Rolling In The Deep – A Singer’s Guide
Adele’s “Rolling In The Deep” is certainly one of the most popular songs to come through my studio in quite a while. Her bluesy, impassioned vocals grab the listener and inspire other singers to try and do the same.
The relatively low range of the song makes it makes it tempting for more beginning singers, but beware – there are some vocal landmines in this song.
The structure of the song is relatively simple – a verse, pre-chorus and chorus. The song is basically comprised of only four chords, which should inspire you to start songwriting – but that’s another topic.
The verse is the section that starts “there’s a fire…”
The pre-chorus (or the build to the chorus) is the section that starts with “the scars of your love…”
The chorus (that contains the musical payoff or the “hook”) is “we could have had it all…”
The verse of this song resides in the chest voice or lower register of this voice. It is very easy to become breathy and weak here. Adele’s voice is rather deep so her voice sounds great on these low notes.
Chances are you do not have a voice like Adele’s – your voice might not have the same intensity as hers on these notes.
Make sure you keep your vowels more open or wide when singing low. Try singing the verse melody on the word NAY – you can even make it a little “bratty” or “witchy” sounding.
This will help you find your chest voice on these notes.
The same basic register is used here. Again, make sure you don’t go breathy or weak here.
Here’s the killer part. “We could have had it…..UH OH!” The word ALL is the second highest note of the song. It is the C above middle C on the piano.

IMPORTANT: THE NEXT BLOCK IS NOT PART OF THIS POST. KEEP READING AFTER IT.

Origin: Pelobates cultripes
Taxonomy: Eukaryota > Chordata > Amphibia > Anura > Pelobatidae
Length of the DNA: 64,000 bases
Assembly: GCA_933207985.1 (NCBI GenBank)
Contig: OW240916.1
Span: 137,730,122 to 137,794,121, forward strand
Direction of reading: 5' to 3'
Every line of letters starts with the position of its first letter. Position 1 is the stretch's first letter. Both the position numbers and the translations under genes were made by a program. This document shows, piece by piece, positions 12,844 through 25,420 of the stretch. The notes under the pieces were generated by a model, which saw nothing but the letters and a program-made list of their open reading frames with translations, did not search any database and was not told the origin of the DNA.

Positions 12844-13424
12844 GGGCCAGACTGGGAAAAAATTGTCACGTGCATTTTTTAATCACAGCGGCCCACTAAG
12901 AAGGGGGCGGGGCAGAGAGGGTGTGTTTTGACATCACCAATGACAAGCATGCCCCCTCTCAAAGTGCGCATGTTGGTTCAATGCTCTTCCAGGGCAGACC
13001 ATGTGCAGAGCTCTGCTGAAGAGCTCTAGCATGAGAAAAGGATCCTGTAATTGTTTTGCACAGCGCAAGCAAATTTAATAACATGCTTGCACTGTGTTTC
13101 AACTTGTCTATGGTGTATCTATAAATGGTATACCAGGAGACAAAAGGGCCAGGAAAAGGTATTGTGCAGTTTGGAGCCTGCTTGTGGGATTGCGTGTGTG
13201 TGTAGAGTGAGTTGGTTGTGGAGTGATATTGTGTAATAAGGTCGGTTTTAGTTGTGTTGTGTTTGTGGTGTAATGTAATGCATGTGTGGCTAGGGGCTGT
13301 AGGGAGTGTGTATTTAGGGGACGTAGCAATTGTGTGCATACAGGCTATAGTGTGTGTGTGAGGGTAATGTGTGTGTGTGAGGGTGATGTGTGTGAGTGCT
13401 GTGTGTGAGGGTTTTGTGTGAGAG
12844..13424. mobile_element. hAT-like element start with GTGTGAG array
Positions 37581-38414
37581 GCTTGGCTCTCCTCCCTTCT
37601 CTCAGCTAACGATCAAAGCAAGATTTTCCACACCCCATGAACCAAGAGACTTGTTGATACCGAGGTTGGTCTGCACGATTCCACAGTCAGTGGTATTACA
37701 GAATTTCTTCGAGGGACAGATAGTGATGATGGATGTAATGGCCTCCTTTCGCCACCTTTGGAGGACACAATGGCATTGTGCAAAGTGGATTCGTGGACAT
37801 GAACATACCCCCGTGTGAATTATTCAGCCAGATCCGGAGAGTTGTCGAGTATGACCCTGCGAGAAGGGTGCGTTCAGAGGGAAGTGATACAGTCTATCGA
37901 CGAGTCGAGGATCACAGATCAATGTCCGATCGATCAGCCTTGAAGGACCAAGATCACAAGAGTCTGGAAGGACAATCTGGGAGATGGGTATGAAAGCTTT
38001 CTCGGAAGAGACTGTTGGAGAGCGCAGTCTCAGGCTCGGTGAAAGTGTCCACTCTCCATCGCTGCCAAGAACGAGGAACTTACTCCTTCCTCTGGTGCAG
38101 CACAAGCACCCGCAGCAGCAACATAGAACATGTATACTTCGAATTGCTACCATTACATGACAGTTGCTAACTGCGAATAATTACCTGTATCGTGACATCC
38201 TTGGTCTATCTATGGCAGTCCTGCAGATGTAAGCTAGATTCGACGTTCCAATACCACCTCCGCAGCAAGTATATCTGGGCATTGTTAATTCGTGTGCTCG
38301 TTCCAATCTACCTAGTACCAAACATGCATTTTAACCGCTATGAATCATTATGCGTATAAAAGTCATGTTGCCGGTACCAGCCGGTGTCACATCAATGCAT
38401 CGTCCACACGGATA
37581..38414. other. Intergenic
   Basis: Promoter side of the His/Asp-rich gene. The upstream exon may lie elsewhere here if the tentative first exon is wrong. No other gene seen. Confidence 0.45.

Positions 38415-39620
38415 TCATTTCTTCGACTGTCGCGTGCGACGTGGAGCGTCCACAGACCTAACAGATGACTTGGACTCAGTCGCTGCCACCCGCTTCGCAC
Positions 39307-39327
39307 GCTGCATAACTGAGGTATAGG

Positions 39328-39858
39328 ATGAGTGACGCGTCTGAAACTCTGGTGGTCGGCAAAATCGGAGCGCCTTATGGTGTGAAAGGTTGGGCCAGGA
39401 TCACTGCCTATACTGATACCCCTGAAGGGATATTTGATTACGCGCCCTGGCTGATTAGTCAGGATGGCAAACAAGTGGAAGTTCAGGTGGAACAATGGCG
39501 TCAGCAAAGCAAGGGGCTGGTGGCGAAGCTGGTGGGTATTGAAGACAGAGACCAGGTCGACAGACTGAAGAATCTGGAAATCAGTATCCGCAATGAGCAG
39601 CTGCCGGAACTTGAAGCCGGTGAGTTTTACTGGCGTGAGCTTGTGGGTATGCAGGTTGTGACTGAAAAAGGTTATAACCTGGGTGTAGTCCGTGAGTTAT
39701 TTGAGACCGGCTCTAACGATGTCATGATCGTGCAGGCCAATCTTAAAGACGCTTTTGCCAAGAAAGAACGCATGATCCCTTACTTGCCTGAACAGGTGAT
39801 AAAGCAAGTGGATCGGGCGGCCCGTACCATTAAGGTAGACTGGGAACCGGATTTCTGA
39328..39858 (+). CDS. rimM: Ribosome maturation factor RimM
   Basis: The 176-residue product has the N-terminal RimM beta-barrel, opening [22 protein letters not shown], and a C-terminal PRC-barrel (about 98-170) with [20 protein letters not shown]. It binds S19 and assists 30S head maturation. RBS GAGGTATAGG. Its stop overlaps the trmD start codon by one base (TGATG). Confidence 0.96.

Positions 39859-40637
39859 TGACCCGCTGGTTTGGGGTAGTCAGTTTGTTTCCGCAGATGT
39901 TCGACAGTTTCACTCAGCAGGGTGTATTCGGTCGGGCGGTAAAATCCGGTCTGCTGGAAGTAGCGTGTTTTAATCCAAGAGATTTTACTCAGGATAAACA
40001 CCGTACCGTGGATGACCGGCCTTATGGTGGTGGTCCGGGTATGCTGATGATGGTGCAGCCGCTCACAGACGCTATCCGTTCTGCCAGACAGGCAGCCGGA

This note sits in the upper part of a singer’s bridge, also known as “the break.” It is in this area of transition from chest to head voice that so many singer’s problems occur. It also comes after singing only in the chest voice, so it is a bit of a shock for the voice.
Adele sings this note with great intensity – and this creates a problem. The AW vowel for the word ALL is a wide vowel and will tend to pull up the lower register and create a strain or shouting.
We need to change this sound to UH (as in “up”). This will reduce some of the lower register pull and get us into a better balance.
I will have singers practice the line this way:
“We could have had IH-DUH.”
Forget the L sound for the moment – we just want to concentrate on getting the UH balanced.
Now try it with the L:
“We could have had IH-DUUUUUHL.”
I like to think of “it all” as one nonsense word “IH-DUHL.” This forward motion of making it all one word eliminates the difficulty of trying to start the word ALL by itself. The new silly word can also stop the mind from trying to put back in the AW sound and creating strain.
Next comes the word “deep” on the same note. Adele sings this lightly here with a bit more head voice (as opposed to the belted “all”). The note quickly goes up a note higher, which she also does very lightly. You can think of this note like a breathy falsetto.
The word “inside” is the next one to be belted. The “in” part of the word is in chest voice, and the “side” part is in the vocal bridge.
“Side” is a diphthong – which means there are two vowel sounds put together SAW-EED. We want to sustain on the SAW part.
Again, we have that tricky AW sound, which will cause us to strain. We need to change it to UH.
This gives us “You had my heart in-SUUH-EED…” The UH will reduce the strain.
This may be tricky at first so feel free to only sing the first part of the diphthong in order to get it right.
“You had my heart in-SUUUH.” Get the UH vowel balanced before you bring the past part of the word (the EED) back in.
This will give you the basic roadmap to begin tackling this great song.
P.S. If you’d like to dig further into how and why vowels work, CLICK HERE